As we climbed and pushed our bikes up the hills, clambered over rocks and navigated a gazillion gate ways, we slowly reached an old cobbled roman road along the ridge as we approached Manchester. It was magnificent seeing the city get closer and closer. Having completed all of the climbing for the day in the first 50 km, the final 30km rewarded us with the gentle, flat canal path as we meandered into town. A rather fitting end to complete the rally along the canal as it mirrored the start in Edinburgh.
The end has arrived… our epic off-road adventure from Edinburgh to Manchester is complete. The sun has shone, the sky is blue, the cheers on arrival at the Rapha store were just brilliant and to see so many smiling welcoming faces. The beer and arancini were delicious too – followed by rose and pizza to celebrate our pretty special achievement.
@outdoorprovisions – you mapped out a truly fantastic route… twists and turns, full range of every terrain going – cobbles, canal paths, rocky ascents and descents, grass verges, and everything in between.
A team effort – “Thank you”
A massive thank you to Alice Fowles for letting me have your place. I know you’d much rather have ridden with Alison as planned, but your help in transferring your place to me and your continued support throughout the event was incredible and much needed to keep our morale high – you were with us in spirit for the entire journey and adventure.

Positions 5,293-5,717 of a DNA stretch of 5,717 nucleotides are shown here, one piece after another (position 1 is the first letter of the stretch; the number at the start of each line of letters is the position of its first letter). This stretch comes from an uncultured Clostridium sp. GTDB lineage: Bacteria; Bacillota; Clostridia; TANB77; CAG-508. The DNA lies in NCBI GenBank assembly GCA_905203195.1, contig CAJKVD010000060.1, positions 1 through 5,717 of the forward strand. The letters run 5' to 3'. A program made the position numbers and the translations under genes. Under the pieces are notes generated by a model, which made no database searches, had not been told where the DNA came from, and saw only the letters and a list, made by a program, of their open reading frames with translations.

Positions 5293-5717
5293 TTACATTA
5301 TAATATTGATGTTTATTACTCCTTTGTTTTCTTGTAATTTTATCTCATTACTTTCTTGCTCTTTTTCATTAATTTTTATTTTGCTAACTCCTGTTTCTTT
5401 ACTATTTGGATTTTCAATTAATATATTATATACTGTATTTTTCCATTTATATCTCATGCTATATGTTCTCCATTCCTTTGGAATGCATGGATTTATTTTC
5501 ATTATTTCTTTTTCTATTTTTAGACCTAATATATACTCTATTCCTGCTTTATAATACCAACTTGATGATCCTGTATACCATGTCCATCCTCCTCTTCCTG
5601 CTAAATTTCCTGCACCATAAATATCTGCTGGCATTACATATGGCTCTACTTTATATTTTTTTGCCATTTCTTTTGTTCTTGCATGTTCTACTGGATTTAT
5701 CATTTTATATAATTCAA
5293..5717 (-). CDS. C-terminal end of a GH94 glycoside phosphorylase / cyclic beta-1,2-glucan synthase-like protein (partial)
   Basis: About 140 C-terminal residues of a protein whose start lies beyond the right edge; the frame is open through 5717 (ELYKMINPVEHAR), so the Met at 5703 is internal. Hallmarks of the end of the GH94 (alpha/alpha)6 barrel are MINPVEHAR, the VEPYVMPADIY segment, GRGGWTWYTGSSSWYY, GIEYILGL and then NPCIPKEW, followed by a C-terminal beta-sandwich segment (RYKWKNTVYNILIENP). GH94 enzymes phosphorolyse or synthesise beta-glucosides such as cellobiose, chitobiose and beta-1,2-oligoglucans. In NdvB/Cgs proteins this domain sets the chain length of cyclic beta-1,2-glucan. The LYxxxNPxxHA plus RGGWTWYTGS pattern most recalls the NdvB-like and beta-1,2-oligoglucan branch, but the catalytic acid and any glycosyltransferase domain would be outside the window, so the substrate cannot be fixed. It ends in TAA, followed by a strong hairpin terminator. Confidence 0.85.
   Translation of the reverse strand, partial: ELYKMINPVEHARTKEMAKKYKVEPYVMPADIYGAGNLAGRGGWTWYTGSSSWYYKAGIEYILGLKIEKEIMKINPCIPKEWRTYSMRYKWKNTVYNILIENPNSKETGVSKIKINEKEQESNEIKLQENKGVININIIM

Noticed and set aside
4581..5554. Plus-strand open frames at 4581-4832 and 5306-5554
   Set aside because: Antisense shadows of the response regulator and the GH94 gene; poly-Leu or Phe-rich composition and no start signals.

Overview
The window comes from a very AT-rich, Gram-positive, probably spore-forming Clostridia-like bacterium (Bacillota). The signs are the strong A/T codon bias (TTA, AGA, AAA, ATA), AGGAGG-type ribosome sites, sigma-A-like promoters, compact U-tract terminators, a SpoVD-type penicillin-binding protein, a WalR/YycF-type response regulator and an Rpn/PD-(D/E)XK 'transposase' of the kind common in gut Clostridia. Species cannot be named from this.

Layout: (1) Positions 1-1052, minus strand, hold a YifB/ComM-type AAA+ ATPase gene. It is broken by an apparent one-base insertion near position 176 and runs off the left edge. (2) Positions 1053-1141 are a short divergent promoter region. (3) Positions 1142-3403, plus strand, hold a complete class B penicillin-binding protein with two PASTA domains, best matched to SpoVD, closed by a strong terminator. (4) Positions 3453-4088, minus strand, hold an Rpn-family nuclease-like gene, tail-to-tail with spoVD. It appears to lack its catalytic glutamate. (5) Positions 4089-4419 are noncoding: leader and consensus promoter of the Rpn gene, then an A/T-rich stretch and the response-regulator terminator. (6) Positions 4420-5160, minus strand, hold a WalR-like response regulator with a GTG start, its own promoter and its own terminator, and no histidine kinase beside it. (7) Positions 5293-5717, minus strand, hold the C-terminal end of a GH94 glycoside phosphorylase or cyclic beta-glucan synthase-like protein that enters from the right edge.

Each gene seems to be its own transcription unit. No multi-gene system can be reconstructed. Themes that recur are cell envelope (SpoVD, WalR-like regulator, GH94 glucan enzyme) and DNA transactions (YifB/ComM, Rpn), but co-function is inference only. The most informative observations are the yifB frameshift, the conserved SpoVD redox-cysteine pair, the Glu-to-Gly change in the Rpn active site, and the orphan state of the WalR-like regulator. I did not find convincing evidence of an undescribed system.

Getting to the start line was took some serious plate spinning and help, particularly by my friend and super star mechanic Rohan Dubash – without you pulling out all the stops to service and practically rebuild my bike (a Pearson gravel bike called Rough with the Smooth) there’s no way I’d have made it from start to finish. The hills were punishing, the off-road was utterly mental, and throughout the entire ride I had no punctures or mechanicals!
To my pedal partner in crime Alison Dex, you are a total legend! And together we have achieved something quite extraordinary! Before we started you shared with me some priorities, passed to you by our friend and fellow rider Helen Sharp, they were…
- Have fun and remain friends
- Get to the finish
- Finish within the timeframe set
We scored 100% and with beaming smiles too!
At the moment I’m struggling to find the words that convey what we’ve just achieved – perhaps it’ll sink in over the coming days. One thing I am sure of is how proud I am of you, of me, the Bella Velo riding crew, and everyone else we shared the experience and the adventure with along the way.
Right from the outset, the vibe set by organiser and UK activation manager Louis Van Kleeff, Rapha, for The Pennine Rally was chilled, friendly, collaborative and fun. It’s a tough balance to strike yet he struck it perfectly. Of the 80 rider places available it was fantastic to have parity with 40 places being allocated to women and 40 for men – it’s not often you see this in cycling events so a great example for rides to come, I hope.
There’s a whisper in the air
Usually, when I finish a multiday ride, I say to myself “never again”, yet thoughts and ideas for the new adventures are already beginning to form, particularly something of the off-road self-supported variety. I did have plans to ride the King Alfred Way this summer so perhaps that’ll be next to share with friends who share my love of nature, cycling and the great outdoors.
Let’s see where the next chapter takes me. Who fancies coming along for the ride?